The extracts of herbal medicines, including the mixture of Coptidis rhizoma, Magnoliae cortex, and citric acid [11], grapefruit seed, Cassiae torae semen, and Angelicae gigantis radix [12], have been reported to have an inhibitory effect on the growth of S. mutans. The polyphenol components of Japanese green tea extract [13] and oolong tea have been reported to show an anti-caries effect [14]. As Kochia scoparia schrad. and Scutellaria radix [15], other medicinal herb extracts, also showed an anti-caries effect, more and more studies are attempting to identify the anti-caries properties of natural extracts. In particular, the native plant Scutellaria baicalensis George, which is known to have biological protection activity due to its excellent antioxidant effect, has yellow roots, and its effects on various kinds of inflammation have been reflected in Oriental medical literature. Baicalin, baicalein, and wogonin are known as major ingredients, and especially, the high antimicrobial activity of baicalin has been confirmed in the analysis using LCMS [16]. With regard to Scutellaria radix, there has been a study on its growth inhibition effect on food poisoning bacteria [17] and a study on its freshness maintenance effect on agricultural and fishery food materials [18]. There are almost no oral-related studies. Moreover, studies on mouthwashes made of natural extracts have been actively conducted, but the studies comparing them with mouthwashes made of chemical ingredients used in dental practice are insufficient. In addition, there have not been many studies on dental caries closely associated with the oral hygiene index, caries activity, and the amount of bacteria in the mouth, and the clinical data that have been produced through the clinical approach and application are very insufficient.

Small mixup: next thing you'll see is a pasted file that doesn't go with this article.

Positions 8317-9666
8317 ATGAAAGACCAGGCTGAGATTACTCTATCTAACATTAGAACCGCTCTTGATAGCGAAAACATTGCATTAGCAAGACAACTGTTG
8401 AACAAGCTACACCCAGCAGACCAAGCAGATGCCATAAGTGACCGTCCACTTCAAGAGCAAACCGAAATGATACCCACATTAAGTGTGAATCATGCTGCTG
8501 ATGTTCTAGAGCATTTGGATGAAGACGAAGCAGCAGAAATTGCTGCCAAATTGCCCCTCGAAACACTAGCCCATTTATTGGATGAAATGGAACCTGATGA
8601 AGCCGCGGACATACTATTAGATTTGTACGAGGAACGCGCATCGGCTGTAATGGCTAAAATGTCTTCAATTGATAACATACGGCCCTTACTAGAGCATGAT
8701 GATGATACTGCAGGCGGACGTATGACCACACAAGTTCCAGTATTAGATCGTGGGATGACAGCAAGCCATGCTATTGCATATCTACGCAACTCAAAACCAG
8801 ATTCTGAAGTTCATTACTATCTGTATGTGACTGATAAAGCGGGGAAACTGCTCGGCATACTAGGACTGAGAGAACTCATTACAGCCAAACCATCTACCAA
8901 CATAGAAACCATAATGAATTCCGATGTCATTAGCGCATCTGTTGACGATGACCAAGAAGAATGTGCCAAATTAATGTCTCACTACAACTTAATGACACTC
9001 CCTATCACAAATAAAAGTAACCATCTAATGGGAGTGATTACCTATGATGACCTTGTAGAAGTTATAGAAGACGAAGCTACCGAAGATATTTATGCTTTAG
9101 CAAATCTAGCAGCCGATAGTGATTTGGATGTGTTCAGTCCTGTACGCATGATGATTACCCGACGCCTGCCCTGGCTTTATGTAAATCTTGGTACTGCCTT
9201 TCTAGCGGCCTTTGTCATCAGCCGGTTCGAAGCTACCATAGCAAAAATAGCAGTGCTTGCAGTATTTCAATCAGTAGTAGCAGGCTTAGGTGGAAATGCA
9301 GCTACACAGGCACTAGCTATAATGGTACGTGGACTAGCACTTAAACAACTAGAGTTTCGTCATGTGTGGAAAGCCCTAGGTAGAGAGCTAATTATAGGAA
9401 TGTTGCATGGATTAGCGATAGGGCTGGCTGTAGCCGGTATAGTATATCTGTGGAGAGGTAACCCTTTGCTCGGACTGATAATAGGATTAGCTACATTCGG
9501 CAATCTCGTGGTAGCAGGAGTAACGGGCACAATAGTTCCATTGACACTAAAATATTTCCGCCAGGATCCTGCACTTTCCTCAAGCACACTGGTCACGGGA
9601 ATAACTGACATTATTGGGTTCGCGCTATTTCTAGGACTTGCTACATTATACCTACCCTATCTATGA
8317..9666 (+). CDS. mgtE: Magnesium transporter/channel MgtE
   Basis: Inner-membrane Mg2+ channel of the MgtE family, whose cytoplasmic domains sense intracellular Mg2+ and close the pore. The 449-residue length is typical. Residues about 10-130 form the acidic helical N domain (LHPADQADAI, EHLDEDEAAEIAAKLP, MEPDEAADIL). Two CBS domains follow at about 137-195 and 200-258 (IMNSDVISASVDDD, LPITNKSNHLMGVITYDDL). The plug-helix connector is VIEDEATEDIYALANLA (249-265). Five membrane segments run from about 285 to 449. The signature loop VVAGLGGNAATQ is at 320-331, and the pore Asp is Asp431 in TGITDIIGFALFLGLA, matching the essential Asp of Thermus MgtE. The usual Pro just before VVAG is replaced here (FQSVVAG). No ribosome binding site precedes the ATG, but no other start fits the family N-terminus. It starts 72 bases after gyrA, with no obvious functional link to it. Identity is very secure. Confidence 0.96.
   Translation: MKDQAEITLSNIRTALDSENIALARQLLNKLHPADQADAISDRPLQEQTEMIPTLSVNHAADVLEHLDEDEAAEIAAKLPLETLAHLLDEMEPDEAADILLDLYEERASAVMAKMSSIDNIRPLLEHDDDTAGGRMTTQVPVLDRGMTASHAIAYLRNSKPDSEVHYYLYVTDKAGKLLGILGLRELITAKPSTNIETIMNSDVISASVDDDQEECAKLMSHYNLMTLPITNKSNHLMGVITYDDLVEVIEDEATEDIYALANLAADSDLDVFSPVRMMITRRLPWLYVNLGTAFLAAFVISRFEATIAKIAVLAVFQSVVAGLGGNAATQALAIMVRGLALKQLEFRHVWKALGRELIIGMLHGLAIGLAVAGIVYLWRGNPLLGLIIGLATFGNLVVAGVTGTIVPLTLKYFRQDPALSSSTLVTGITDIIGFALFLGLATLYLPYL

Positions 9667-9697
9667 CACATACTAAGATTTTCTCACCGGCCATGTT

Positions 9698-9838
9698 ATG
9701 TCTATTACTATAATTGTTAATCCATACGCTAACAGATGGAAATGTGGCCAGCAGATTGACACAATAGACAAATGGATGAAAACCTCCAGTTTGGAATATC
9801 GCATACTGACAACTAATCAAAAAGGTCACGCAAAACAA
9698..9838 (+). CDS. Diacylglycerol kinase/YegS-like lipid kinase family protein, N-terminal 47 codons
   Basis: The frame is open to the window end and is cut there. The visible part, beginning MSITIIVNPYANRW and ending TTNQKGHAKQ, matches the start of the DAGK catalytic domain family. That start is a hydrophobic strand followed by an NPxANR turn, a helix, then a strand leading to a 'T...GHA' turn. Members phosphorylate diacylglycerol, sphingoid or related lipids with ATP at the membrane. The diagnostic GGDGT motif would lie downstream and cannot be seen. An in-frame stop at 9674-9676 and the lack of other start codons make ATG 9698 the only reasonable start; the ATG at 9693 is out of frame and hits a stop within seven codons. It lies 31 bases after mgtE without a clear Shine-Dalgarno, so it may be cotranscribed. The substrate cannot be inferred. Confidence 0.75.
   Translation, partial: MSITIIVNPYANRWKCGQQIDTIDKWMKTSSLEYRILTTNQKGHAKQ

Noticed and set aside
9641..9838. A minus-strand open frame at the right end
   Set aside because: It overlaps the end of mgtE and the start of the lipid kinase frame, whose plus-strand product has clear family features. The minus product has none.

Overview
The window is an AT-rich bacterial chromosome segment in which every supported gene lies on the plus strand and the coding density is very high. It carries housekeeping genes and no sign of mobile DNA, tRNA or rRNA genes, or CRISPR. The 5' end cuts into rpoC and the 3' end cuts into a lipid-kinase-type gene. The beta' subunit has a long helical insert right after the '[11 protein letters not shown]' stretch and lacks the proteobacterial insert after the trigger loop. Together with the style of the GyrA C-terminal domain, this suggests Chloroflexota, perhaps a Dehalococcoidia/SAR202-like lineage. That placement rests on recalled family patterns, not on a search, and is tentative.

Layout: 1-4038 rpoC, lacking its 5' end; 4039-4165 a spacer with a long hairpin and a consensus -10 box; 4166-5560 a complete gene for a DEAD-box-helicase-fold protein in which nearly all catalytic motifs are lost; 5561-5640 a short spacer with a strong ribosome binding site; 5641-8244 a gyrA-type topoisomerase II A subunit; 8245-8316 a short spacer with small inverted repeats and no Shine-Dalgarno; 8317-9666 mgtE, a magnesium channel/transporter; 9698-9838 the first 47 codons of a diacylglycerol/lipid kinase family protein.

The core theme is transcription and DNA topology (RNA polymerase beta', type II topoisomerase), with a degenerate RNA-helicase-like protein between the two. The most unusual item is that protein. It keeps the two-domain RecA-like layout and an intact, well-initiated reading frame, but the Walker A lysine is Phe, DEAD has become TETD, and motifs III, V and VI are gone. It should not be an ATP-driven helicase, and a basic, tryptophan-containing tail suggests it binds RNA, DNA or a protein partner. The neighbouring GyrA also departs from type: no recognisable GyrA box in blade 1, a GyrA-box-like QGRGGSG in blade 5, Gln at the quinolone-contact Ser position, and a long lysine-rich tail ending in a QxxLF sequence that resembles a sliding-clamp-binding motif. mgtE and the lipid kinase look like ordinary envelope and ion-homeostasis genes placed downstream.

Therefore, this study aimed to compare the anti-caries effect of Scutellaria radix extract with that of the existing mouthwash containing chemical ingredients by measuring its minimal inhibitory concentration (MIC), and to evaluate its caries prevention effect and potential as a natural mouthwash.

Materials and Methods

Bacterial cultures